Huawei's exhibition stand at CES 2018 in Las Vegas Photo: VCG
Chinese companies are facing increasingly skeptical attitudes from the US government and the only solution is to develop unique and irreplaceable products and technology, experts told the Global Times on Sunday.
There has been growing resistance to Chinese investment in the US recently, particularly related to the telecom sector. On January 9, the US Congress proposed a bill in which it said that US government systems, particularly those in sensitive areas, should not include equipment made by Huawei or ZTE Corp, two leading Chinese telecom giants, according to the govtrack.us website.
The bill would also ban US government contractors, especially those working on contracts for sensitive US programs, from including Huawei or ZTE equipment in their systems.
According to the bill, Huawei is considered to be one of the Chinese companies that is "subject to (Chinese) State influence" despite its claim to be independent.
Neither Huawei nor ZTE responded to requests for an interview by the Global Times on Sunday.
Huawei's business expansion in the US has also met other obstacles recently. On January 9, US telecom firm American Telephone & Telegraph (AT&T) dropped a planned deal to sell Huawei's smartphones in the US. According to a Reuters report on January 9, the deal failed because of pressure from the US government.
Huawei said that it had "proved its competitiveness" by launching high-end products in the US and other overseas markets, according to a statement it sent to the Global Times last Tuesday.
Huawei also noted that it would continue to launch new products in the US market.
Liu Xingliang, head of the Data Center of China Internet, told the Global Times that the US government isn't only taking precautions against Chinese telecom companies, but it does seem to have a particularly cautious attitude toward firms from China, possibly because the telecom industry is closely related to the safety of mass data.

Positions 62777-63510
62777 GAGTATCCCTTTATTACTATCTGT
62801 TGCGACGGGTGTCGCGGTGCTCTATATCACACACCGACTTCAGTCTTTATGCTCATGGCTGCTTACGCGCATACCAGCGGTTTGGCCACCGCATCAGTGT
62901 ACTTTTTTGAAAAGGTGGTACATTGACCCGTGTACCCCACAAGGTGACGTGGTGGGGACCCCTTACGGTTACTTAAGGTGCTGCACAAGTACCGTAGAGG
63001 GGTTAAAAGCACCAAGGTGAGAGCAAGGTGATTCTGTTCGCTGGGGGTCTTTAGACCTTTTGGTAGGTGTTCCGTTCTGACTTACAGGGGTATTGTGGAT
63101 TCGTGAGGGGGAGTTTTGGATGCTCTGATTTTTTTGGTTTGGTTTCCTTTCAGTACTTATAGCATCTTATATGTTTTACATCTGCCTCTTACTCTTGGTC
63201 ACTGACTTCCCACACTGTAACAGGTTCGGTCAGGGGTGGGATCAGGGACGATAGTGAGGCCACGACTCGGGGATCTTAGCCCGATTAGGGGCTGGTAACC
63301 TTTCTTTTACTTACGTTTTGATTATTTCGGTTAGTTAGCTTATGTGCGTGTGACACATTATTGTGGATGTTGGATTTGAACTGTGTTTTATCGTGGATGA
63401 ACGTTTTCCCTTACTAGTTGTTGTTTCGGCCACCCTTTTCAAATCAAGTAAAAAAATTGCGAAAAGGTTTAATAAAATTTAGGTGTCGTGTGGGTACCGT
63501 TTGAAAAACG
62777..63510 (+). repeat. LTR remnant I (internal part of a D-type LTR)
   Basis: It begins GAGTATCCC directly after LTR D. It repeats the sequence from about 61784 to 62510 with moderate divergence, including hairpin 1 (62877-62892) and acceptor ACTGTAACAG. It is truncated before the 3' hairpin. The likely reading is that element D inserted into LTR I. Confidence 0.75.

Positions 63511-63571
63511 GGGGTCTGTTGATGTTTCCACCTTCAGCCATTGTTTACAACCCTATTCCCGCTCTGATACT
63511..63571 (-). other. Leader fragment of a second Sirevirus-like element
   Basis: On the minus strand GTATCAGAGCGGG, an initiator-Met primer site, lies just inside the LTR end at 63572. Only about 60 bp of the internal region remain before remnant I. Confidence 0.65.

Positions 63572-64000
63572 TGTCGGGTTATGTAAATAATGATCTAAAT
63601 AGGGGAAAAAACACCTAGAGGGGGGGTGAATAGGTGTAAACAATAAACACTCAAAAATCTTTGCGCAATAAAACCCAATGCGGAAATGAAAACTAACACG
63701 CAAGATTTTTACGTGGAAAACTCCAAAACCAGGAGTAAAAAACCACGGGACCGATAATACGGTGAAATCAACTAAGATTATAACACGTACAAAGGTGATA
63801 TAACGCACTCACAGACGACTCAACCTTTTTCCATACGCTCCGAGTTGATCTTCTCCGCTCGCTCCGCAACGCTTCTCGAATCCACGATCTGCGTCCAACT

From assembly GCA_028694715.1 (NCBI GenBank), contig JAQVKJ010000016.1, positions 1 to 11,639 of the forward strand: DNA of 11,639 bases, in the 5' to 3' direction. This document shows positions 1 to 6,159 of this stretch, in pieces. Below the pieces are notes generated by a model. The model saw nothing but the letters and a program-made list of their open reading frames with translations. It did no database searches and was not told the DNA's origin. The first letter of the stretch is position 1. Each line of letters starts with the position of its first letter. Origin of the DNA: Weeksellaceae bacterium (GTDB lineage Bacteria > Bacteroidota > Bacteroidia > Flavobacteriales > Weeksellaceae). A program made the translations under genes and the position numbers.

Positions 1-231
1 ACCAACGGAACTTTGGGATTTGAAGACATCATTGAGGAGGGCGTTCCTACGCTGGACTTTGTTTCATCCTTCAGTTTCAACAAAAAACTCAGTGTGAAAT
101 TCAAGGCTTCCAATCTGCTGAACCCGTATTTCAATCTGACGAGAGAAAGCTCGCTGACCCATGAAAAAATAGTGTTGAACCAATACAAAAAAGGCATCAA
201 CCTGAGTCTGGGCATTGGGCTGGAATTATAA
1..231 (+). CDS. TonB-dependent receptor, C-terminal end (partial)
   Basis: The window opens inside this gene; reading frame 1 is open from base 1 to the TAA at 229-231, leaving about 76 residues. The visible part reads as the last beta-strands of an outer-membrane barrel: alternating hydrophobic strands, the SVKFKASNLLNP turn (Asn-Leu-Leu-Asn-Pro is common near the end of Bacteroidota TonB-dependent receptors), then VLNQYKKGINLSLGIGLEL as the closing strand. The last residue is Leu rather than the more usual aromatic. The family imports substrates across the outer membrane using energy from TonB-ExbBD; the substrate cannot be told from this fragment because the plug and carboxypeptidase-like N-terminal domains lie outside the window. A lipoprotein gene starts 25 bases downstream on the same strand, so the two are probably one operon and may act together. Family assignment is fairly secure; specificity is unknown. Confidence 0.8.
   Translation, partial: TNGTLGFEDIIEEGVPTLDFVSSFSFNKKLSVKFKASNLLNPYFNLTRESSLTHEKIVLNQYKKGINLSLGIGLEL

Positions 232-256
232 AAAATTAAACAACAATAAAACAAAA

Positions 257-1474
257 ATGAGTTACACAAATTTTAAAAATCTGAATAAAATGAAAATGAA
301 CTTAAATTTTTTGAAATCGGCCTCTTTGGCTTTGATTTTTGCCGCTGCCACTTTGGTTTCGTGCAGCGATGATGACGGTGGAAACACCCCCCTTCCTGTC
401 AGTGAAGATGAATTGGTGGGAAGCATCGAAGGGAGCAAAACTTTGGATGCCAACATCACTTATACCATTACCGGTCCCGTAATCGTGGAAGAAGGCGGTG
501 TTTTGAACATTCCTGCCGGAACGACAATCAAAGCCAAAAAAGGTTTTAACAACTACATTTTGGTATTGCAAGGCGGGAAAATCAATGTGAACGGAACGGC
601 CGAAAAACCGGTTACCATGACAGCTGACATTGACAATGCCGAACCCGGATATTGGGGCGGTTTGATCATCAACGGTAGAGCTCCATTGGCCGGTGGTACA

According to Liu, the US government's precautions against Chinese telecom firms have been in place for a long time. "The US government's cautious position on Huawei dates back to 2004 when it stood by the US-based Cisco in its patent infringement lawsuit against Huawei," he said.
The Reuters report on January 9 also noted that Huawei and ZTE were the subjects of a US investigation in 2012 into whether their products provided an opportunity for foreign espionage.
Firms need unique products
Liu Dingding, an independent tech analyst, said that the US government's hostility toward Chinese firms has intensified since US President Donald Trump took office, as Trump has been taking measures to exclude overseas investment in order to protect and prop up companies in the US.
"This [prejudice from the US government against Chinese companies] seems like a problem that can't be solved, at least not in the short term," Liu Xingliang said.
Chinese companies, especially high-tech firms, have struggled to make headway in the US market so far, Liu Dingding said. According to the Reuters report, Huawei currently has a share of just 0.5 percent of the US smartphone market in terms of shipments, far below South Korean brand Samsung (18 percent) and US brand Apple (39 percent).
But Liu Dingding said that the US government's attitude wouldn't deter Chinese companies from entering the US market. "Chinese firms can't give up the US market and just focus on smaller countries if they want to really achieve their global goals," he said.
Huawei will soon launch its Mate 10 Pro smartphone in the US market, while ZTE also plans to launch new 5G smart phones in the US in 2018 or 2019, according to media reports.
Liu Dingding said that in order for domestic companies to get a firm foothold in the US market, they need to grow stronger and develop unique products. "For instance, if they make a breakthrough in 5G technology, then even if the US government wants to block Chinese products, US buyers won't allow them to do so," he said.
He also noted that the Chinese government should strengthen communication with the US government to make mutual investment between the two countries smoother.